I’ve been reflecting on what it takes to be a good boss. First of all, I know it’s not easy, but it’s probably the most important component of any successful and satisfying career or professional experience. Ask someone about a negative experience with a job and chances are good you’ll get a lot of emotional reminiscing about a particular boss – the memories are still vivid and can evoke stress even years later. I think we all know a “bad” boss when we experience it, but what are the attributes of a “good” one? Certainly it will vary from person to person, but here are a few that I feel are universal:
- They respect you. Respect can be shown in a myriad of ways, but it is the one thing that is critical for a successful professional relationship. As a worker, you must feel like your work product is valued and contributes to the goals of the organization.
- They see you as an individual. Everyone is different and a good boss will be able differentiate how to interact with each of their staff in a way that works for that individual. It is an important skill to be able to understand how people are motivated and what is important to them – this is where you can find areas of commonality which can strengthen commitment.
- They support your professional development. A supervisor who wants your skills to grow is both a sign of respect and a way of telling you that you are a valued member of the team. Not only does it help them achieve their goals, but it makes it more appealing to stay part of the team for a longer time. Insecurity about seeing someone improve their skills – or even learn something the boss doesn’t know – is not conducive to building relationships.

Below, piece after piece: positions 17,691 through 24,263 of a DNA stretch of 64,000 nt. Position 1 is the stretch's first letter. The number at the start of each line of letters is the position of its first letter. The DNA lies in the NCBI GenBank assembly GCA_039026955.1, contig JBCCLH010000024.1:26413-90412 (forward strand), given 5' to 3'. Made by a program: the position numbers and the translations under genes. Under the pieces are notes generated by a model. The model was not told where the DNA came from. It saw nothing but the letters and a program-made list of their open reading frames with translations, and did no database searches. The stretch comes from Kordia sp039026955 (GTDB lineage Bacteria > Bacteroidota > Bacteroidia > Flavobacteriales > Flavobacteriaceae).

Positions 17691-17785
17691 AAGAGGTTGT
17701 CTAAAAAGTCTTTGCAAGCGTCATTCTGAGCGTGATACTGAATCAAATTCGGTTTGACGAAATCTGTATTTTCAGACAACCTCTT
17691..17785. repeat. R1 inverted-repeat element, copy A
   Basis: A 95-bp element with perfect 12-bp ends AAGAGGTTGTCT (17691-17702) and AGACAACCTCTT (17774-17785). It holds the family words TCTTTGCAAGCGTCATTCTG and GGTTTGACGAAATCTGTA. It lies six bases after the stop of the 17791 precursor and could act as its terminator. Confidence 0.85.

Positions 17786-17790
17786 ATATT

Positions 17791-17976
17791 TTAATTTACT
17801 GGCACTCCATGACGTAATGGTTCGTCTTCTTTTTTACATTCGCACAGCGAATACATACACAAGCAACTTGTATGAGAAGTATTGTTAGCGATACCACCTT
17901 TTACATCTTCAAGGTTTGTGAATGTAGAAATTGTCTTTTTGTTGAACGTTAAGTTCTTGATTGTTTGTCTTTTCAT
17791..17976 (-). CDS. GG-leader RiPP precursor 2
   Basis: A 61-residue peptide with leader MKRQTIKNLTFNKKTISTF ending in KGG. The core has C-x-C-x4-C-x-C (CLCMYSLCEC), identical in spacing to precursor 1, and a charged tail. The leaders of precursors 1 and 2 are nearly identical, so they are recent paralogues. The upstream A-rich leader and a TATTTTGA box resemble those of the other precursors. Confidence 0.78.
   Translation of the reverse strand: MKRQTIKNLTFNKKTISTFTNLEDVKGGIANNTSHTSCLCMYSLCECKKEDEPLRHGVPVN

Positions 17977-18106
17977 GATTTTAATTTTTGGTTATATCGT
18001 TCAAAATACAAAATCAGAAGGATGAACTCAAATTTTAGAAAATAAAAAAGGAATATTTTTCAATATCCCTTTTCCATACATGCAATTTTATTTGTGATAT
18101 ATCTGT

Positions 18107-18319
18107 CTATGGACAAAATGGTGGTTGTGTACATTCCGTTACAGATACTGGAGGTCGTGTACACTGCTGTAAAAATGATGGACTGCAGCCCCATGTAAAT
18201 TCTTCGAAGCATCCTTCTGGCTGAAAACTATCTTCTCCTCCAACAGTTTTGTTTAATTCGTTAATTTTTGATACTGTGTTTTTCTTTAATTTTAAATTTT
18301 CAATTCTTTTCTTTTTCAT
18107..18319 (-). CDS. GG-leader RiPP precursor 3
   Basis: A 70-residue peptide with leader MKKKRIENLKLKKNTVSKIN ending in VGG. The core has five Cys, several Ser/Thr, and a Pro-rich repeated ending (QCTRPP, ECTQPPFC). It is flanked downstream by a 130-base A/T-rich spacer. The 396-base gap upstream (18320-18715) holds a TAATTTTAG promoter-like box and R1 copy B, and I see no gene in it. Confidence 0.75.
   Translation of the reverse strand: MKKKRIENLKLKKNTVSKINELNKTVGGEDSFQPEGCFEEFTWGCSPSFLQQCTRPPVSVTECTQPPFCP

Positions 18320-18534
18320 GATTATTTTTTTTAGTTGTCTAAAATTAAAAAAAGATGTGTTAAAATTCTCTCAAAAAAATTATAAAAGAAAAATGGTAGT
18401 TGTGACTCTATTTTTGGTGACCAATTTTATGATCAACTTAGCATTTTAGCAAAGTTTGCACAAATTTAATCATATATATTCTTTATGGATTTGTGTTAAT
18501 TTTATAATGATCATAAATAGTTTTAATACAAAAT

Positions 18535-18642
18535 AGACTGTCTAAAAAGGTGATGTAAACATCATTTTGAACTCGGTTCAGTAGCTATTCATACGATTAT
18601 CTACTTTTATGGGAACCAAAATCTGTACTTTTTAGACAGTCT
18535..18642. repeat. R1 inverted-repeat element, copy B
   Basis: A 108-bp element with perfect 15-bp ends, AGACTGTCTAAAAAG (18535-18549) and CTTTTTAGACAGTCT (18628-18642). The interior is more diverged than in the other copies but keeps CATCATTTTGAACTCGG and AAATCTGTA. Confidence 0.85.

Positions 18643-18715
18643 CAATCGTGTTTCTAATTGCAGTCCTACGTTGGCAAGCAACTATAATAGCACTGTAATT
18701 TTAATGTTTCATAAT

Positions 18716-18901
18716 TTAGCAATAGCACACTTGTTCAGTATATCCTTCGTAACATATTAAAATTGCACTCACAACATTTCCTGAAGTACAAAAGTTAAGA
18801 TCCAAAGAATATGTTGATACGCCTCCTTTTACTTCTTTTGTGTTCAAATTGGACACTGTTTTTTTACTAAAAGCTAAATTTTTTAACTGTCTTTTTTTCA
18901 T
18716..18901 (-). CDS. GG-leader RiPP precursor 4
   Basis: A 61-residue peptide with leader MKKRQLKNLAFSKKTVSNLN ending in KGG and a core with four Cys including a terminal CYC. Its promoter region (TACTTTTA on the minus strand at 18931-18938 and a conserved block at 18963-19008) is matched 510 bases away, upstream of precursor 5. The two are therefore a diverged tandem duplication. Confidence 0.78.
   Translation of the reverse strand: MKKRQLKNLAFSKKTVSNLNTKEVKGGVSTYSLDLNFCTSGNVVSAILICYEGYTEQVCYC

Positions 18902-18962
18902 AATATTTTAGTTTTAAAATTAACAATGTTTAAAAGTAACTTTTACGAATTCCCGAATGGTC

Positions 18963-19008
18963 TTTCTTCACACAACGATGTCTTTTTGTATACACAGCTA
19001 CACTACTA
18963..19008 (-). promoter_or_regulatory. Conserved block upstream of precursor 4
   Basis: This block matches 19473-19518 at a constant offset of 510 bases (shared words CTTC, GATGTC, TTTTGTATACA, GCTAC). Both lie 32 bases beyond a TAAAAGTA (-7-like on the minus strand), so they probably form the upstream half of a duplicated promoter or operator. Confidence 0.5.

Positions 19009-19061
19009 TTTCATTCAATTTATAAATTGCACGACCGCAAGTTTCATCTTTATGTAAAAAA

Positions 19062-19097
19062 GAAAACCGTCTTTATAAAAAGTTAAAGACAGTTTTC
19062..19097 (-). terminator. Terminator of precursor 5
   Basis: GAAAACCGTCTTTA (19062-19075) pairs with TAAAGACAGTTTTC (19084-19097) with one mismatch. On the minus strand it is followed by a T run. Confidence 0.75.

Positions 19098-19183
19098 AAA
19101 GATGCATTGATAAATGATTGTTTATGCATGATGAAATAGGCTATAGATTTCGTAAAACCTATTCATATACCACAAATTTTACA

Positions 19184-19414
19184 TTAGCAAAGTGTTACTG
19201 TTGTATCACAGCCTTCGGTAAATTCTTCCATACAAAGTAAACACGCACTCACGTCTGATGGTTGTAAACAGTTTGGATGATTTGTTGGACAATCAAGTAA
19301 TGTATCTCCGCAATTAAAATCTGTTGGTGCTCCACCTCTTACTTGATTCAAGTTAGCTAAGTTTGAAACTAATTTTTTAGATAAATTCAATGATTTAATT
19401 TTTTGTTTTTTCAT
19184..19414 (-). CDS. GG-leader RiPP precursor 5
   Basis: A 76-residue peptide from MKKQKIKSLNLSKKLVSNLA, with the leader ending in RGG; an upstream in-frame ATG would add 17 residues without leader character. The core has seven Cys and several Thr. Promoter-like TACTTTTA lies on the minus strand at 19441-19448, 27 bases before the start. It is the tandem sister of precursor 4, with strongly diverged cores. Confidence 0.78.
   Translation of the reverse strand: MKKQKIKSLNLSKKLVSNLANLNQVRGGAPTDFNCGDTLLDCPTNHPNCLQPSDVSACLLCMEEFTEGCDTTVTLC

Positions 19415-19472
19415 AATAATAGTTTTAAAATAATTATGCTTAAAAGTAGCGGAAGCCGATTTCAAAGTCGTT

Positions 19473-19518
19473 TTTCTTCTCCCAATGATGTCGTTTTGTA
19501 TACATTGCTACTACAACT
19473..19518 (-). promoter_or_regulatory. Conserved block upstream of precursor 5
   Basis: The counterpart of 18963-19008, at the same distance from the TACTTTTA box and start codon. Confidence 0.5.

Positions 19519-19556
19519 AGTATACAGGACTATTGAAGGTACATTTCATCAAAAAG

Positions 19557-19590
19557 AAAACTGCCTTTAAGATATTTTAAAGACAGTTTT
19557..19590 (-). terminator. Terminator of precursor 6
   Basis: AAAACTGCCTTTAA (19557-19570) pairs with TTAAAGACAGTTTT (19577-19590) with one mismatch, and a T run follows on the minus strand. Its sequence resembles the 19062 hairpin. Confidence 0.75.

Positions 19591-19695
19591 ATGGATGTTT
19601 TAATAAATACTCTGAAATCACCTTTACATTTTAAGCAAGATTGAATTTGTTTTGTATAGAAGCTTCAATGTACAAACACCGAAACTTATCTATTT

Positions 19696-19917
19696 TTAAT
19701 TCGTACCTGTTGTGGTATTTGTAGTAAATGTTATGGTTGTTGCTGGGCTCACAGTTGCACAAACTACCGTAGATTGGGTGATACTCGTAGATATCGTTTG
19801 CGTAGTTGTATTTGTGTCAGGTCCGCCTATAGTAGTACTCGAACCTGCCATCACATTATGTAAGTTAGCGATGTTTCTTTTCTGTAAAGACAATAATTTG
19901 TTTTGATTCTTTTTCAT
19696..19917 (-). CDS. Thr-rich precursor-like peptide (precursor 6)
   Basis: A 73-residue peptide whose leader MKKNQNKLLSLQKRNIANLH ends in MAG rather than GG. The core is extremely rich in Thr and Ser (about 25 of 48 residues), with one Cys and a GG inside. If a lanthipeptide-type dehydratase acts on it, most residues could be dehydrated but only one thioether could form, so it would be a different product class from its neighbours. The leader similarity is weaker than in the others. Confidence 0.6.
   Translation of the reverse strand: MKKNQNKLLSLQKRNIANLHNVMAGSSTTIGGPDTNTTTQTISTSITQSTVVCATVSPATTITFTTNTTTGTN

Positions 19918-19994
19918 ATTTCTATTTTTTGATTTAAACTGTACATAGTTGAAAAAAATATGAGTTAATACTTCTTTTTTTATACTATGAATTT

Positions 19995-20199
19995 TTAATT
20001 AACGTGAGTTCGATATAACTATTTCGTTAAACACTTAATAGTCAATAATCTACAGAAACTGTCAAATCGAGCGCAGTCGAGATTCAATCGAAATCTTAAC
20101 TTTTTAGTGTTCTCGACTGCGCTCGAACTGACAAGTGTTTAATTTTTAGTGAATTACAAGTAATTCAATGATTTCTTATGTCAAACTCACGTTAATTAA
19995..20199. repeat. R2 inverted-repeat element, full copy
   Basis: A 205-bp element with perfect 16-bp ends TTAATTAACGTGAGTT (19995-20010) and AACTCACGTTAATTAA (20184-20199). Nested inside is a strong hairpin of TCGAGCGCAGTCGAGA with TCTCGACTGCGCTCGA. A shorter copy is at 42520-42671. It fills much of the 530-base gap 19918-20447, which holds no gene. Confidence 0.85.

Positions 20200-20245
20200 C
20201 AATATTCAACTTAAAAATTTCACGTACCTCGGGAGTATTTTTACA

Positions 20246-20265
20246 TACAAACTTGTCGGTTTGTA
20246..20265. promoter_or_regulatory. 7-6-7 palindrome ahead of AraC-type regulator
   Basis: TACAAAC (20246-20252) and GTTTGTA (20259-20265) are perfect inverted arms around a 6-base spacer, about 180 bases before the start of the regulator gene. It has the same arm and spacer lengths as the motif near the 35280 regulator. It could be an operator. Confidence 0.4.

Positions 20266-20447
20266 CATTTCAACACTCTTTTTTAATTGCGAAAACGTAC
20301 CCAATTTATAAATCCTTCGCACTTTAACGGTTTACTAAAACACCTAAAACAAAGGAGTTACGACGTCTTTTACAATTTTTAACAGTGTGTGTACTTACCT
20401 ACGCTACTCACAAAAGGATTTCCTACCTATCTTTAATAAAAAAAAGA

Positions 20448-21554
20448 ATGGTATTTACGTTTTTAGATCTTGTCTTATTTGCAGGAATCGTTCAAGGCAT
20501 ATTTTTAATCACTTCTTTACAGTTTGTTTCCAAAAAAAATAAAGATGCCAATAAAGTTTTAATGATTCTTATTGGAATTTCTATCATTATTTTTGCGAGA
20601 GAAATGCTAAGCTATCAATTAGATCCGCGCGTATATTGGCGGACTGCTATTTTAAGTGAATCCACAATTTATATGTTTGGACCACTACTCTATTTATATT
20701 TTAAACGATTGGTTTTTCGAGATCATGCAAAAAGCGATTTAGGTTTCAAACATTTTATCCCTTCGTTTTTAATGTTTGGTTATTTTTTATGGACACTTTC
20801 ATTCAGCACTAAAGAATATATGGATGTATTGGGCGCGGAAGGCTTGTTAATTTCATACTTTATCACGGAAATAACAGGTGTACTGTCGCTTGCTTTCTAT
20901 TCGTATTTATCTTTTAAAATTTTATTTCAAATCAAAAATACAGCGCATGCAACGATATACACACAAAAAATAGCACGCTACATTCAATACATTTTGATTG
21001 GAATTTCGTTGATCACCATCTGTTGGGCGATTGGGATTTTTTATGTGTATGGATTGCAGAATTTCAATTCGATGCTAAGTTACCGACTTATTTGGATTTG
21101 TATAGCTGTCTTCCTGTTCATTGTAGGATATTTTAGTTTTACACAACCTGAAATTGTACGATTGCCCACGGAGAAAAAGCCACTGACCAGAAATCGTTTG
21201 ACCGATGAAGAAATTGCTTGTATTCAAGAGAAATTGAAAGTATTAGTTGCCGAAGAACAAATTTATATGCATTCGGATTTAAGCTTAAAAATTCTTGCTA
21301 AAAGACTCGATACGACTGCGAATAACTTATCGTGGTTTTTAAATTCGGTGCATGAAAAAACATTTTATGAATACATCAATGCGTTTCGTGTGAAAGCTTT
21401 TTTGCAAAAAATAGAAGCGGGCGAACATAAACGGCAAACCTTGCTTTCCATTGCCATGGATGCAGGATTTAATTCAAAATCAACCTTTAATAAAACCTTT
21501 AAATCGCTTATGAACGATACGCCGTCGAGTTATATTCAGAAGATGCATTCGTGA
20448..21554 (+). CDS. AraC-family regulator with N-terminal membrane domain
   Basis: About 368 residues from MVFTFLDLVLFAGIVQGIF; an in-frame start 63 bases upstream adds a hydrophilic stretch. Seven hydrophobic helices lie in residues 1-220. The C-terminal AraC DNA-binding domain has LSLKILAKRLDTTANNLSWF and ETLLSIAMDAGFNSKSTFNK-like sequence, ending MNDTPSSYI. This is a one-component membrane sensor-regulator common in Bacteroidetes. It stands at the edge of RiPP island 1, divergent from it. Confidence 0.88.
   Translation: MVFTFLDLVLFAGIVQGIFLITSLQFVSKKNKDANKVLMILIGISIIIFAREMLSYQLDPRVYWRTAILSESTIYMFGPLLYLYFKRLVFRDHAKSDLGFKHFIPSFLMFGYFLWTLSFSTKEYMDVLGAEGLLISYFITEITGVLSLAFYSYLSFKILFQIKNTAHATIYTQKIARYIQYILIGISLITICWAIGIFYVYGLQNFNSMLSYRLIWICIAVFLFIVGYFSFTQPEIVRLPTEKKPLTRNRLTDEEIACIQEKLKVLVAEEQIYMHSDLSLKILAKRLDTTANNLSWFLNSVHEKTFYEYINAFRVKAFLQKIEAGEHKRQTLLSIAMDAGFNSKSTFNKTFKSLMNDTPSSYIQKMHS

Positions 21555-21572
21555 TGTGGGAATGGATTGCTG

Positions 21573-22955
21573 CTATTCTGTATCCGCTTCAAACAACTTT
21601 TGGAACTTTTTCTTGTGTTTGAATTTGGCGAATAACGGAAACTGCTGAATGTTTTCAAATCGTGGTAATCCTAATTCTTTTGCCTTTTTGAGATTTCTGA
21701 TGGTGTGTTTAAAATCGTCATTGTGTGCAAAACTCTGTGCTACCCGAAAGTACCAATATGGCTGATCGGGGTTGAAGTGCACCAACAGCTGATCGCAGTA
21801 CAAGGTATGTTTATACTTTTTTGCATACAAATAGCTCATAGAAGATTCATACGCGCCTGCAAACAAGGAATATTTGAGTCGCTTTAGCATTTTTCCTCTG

- They trust you. Trust is a tricky thing – it has to be earned, but there have to be opportunities given in order for people to show they’re trustworthy…tough! But this is a foundational piece to working with someone, and therefore important to cultivate. In this case, perception is just as important reality.
- They listen to you. A professional relationship is not a one-way street. It is critical that a supervisor can listen to, seek out and value your ideas and opinions. If you don’t feel like your views are important, what’s the point?
When you have a truly respectful relationship where both parties feel smart, valued and equitable, the results can be amazing – work can actually be fun! It is important for supervisors to feel secure and to take the time to get to know their staff. When they can model good practices, find out what’s important to you and to be honest, the relationship can grow over time and reap benefits for both parties.
– Libby Bingham